"Your address to Congress was magnificent," Gorsuch wrote. "And you were so kind to recognize Mrs. Scalia, remember the justice, and mention me. My teenage daughters were cheering the TV!"
The reference to "the justice" was to Antonin Scalia, the late justice whom Gorsuch replaced, and "Mrs. Scalia" is his widow, Maureen.
Aides said Trump did not immediately receive the note, but it was retrieved by legislative affairs director Marc Short and then viewed by Trump on March 10, helping ease his concerns.
"As head of legislative affairs, our team was in charge of his nomination, and never did I view his nomination in jeopardy, nor did the president ever suggest to me that he wanted to pull him," Short said. "The process obviously caused frustration, but that frustration was compounded by the fact that Gorsuch had sent him a personal letter that he never received."
Gorsuch, through a spokeswoman, declined to comment.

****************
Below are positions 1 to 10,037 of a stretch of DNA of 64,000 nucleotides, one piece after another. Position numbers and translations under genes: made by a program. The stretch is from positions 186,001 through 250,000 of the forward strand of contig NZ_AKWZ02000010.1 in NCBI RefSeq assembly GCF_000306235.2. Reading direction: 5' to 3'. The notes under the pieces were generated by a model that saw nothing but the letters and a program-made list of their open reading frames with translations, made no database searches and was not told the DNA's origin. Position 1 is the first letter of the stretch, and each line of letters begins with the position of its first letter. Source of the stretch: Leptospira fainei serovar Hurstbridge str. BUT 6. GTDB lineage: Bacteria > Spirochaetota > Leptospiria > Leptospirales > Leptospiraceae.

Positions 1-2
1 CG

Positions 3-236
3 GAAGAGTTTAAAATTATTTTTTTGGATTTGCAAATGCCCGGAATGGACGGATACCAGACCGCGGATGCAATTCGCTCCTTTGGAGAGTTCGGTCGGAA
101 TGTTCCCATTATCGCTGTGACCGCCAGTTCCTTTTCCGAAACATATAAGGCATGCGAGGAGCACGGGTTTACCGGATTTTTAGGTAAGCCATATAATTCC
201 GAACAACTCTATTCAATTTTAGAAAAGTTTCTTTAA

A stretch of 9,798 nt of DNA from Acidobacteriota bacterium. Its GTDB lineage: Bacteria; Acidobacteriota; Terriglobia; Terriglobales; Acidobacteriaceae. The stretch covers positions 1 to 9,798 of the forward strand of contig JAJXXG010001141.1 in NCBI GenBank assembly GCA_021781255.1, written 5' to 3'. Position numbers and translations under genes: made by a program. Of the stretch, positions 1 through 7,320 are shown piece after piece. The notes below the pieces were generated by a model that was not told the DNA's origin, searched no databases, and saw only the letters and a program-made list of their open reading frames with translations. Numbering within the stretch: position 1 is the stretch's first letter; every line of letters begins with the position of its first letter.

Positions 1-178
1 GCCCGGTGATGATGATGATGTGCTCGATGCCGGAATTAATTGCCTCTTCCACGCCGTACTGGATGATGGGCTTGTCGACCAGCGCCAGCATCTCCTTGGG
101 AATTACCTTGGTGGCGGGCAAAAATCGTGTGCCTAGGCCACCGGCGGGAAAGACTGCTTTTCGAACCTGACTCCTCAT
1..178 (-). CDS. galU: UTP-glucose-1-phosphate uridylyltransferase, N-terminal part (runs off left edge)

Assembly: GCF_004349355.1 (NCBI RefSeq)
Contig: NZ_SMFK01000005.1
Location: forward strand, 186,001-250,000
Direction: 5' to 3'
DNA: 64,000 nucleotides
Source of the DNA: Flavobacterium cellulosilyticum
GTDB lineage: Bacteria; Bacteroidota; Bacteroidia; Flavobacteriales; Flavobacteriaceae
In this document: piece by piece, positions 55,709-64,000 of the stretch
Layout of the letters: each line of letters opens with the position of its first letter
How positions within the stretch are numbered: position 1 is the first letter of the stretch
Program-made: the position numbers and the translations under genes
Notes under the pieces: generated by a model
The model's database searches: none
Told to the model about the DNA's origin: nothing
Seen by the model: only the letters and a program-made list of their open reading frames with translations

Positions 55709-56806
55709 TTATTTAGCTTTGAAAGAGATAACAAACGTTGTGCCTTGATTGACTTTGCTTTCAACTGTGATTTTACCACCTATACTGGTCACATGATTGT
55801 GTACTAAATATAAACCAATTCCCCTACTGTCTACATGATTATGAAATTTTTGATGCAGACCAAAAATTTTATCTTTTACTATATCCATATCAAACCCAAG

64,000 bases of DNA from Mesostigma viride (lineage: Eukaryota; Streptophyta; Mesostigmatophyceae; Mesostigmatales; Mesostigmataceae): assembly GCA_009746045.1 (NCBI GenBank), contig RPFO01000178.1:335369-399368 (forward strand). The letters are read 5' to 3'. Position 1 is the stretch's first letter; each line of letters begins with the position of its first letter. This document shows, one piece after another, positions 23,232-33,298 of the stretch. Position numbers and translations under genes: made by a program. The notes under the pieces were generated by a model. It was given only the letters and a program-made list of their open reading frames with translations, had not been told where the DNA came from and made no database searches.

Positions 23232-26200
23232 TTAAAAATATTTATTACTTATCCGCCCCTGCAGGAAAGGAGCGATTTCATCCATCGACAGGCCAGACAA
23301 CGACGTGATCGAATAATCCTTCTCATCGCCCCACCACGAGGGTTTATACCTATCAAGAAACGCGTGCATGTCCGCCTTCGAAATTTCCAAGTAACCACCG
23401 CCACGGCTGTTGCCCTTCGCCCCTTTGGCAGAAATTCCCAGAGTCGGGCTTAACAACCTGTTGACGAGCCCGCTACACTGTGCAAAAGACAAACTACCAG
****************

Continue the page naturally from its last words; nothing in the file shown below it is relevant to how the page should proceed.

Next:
"The president's nomination of Neil M. Gorsuch was among his first and most important accomplishments during his first year in office, and delivered on a major campaign promise," White House spokesman Raj Shah said in a statement. "At no point did the president consider withdrawing Justice Gorsuch's nomination. He is very proud of the accomplishment."
Advisers also told Trump that Gorsuch was trying to demonstrate the independence necessary to make it through the confirmation process and that pulling the nomination would have far-reaching repercussions and might infuriate supporters who were enthusiastic about the conservative jurist.
In April, two months after Trump first expressed his ire, the Senate confirmed Gorsuch on a vote of 54 to 45. Trump and his allies promptly began boasting about the appointment as one of the president's major achievements.